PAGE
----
Earlier this year there were gag movie posters circulating the internet that asked the question, “What if movie posters told the truth?” and Tinker Tailor Soldier Spy had its title changed to Gary Oldman is a Badass in Glasses. The creator of this humorous title couldn’t have hit the nail any harder on the head, as Oldman’s performance in this film is a tour de force that rightly landed him his first Oscar nomination as an actor.
Tinker Tailor Soldier Spy is an intense dramatic espionage thriller that succeeds due to its strong storytelling structure, interesting characters and performances by all involved. There are no explosions to be found here, no major action sequences, and zero car chases. Instead viewers are treated to some wonderfully paced storytelling that weaves the present day with the past, in order to keep them current in the who’s doing what and why category. It’s also during these flashbacks that we get to see deeper into the characters and what drives them; as their present day selves are too busy watching their own backs while keeping their cards close to their chest to give us any true insight as to who they really are.
The film takes place in 1970s during the height of the Cold War years, with its focus directly on the British Secret Intelligence Service, the MI-6. The agency is run by a group of men, all led by a man named “Control” (John Hurt), who has received word that there is a mole in the upper echelon of the MI-6, but he and his right hand man, George Smiley (Gary Oldman) are both quickly relieved of their duties by their colleagues after a off the books mission to uncover the mole fails. Not long after, “Control” is found dead and the government comes to Smiley to try and sort out this mole conspiracy talk once and for all.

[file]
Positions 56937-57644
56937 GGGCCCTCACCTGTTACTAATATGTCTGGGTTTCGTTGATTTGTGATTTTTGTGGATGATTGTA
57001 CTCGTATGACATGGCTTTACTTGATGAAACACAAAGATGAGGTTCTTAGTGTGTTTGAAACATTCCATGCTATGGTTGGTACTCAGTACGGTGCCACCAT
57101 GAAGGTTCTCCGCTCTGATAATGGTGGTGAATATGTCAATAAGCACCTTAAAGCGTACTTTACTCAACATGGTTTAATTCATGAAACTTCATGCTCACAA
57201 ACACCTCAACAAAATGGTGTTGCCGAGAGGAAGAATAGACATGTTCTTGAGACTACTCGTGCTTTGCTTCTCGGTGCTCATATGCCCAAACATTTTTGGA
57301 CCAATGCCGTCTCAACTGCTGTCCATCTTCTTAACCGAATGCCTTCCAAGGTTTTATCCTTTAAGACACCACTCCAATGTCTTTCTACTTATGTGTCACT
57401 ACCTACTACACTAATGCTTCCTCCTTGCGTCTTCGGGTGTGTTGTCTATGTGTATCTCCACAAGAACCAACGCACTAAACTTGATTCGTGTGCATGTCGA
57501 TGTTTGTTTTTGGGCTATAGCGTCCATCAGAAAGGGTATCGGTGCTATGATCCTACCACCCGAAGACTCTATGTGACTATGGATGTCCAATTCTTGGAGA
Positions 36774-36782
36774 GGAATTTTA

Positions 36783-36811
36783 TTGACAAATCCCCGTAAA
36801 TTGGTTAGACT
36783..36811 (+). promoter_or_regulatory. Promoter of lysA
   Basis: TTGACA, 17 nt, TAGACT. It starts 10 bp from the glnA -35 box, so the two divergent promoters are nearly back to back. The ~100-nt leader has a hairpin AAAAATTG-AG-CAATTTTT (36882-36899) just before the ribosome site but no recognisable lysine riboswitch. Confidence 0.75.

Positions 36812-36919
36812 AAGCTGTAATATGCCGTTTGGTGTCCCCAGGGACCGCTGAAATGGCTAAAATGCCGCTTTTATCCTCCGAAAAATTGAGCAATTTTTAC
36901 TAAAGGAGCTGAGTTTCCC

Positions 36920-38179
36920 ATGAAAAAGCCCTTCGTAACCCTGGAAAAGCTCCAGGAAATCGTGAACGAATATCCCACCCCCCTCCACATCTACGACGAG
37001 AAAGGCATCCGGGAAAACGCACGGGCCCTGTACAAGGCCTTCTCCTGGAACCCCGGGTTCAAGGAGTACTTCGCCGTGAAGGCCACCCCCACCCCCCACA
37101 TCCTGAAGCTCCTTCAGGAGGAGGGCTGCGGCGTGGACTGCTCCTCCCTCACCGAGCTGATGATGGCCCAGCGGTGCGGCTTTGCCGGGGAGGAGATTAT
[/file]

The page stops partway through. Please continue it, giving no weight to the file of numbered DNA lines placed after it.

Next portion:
To do so, Smiley recruits a small team that consists of a spy with an in at the agency (War Horse‘s Benedict Cumberbatch) as well as a field man that the MI-6 has broken ties with (Tom Hardy) in order to get to the bottom of things.
Tinker Tailor Soldier Spy is based off the novel written by John le Carre in 1974, in a time when moles and spy thrillers didn’t always go hand in hand. What also helped Carre create a story from a unique perspective is the fact that he himself spent five years with the MI-6 during a time when high ranking officials inside the organization were found out to be traitors, which caused everyone else to constantly be looking over their shoulder. This adaptation of his work, written by Bridget O’Connor and Peter Staughan, does a considerable job in managing to squeeze such a wealthy amount of information into a two-hour film. With a large supporting cast, the two managed – for the most part – to give each character a defining moment that helps explain deep down who they really are.
The pacing the story sets, along with the fine direction by Tomas Alfredson (Let the Right One In) help add a suspenseful layer to a film that’s pretty straightforward in the way it’s told. Even Oldman himself says that the story itself is quite linear, but it’s the characters that help bring it to life. And it’s those characters, along with the craftsmanship of Alfredson that gives Tinker Tailor Soldier Spy the layers it needs to catch the viewers attention and hold it from start to finish.
There isn’t much more to say about the work done by Oldman here that wasn’t said above, however, it’s quite shocking that this was his first Academy Award nomination in acting. It takes a performance like this, and the recognition that goes with it for many to truly see just how strong an actor Oldman really is, no matter how big or small the role is in the films he’s working on.